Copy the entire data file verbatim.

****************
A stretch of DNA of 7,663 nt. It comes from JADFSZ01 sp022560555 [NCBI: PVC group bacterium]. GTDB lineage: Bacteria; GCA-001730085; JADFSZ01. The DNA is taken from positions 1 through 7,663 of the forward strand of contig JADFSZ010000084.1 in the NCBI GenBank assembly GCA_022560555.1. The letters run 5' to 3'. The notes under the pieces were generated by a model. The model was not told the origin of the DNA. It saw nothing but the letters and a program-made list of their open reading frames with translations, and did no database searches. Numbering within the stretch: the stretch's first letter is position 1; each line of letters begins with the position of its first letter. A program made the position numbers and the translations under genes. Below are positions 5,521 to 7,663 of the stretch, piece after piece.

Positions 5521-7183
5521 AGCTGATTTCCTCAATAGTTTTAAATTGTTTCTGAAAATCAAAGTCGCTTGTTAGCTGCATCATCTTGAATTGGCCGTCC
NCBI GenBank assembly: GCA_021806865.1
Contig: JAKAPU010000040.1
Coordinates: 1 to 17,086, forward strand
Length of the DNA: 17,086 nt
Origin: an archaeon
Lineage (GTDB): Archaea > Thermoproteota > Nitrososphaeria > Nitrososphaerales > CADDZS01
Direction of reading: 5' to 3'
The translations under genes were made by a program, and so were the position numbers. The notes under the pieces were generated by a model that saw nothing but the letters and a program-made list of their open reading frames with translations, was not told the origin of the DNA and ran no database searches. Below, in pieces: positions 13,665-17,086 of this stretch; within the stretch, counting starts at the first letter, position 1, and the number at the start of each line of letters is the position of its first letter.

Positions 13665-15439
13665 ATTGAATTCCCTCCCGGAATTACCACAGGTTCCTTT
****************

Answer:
A stretch of DNA of 7,663 nt. It comes from JADFSZ01 sp022560555 [NCBI: PVC group bacterium]. GTDB lineage: Bacteria; GCA-001730085; JADFSZ01. The DNA is taken from positions 1 through 7,663 of the forward strand of contig JADFSZ010000084.1 in the NCBI GenBank assembly GCA_022560555.1. The letters run 5' to 3'. The notes under the pieces were generated by a model. The model was not told the origin of the DNA. It saw nothing but the letters and a program-made list of their open reading frames with translations, and did no database searches. Numbering within the stretch: the stretch's first letter is position 1; each line of letters begins with the position of its first letter. A program made the position numbers and the translations under genes. Below are positions 5,521 to 7,663 of the stretch, piece after piece.

Positions 5521-7183
5521 AGCTGATTTCCTCAATAGTTTTAAATTGTTTCTGAAAATCAAAGTCGCTTGTTAGCTGCATCATCTTGAATTGGCCGTCC
NCBI GenBank assembly: GCA_021806865.1
Contig: JAKAPU010000040.1
Coordinates: 1 to 17,086, forward strand
Length of the DNA: 17,086 nt
Origin: an archaeon
Lineage (GTDB): Archaea > Thermoproteota > Nitrososphaeria > Nitrososphaerales > CADDZS01
Direction of reading: 5' to 3'
The translations under genes were made by a program, and so were the position numbers. The notes under the pieces were generated by a model that saw nothing but the letters and a program-made list of their open reading frames with translations, was not told the origin of the DNA and ran no database searches. Below, in pieces: positions 13,665-17,086 of this stretch; within the stretch, counting starts at the first letter, position 1, and the number at the start of each line of letters is the position of its first letter.

Positions 13665-15439
13665 ATTGAATTCCCTCCCGGAATTACCACAGGTTCCTTT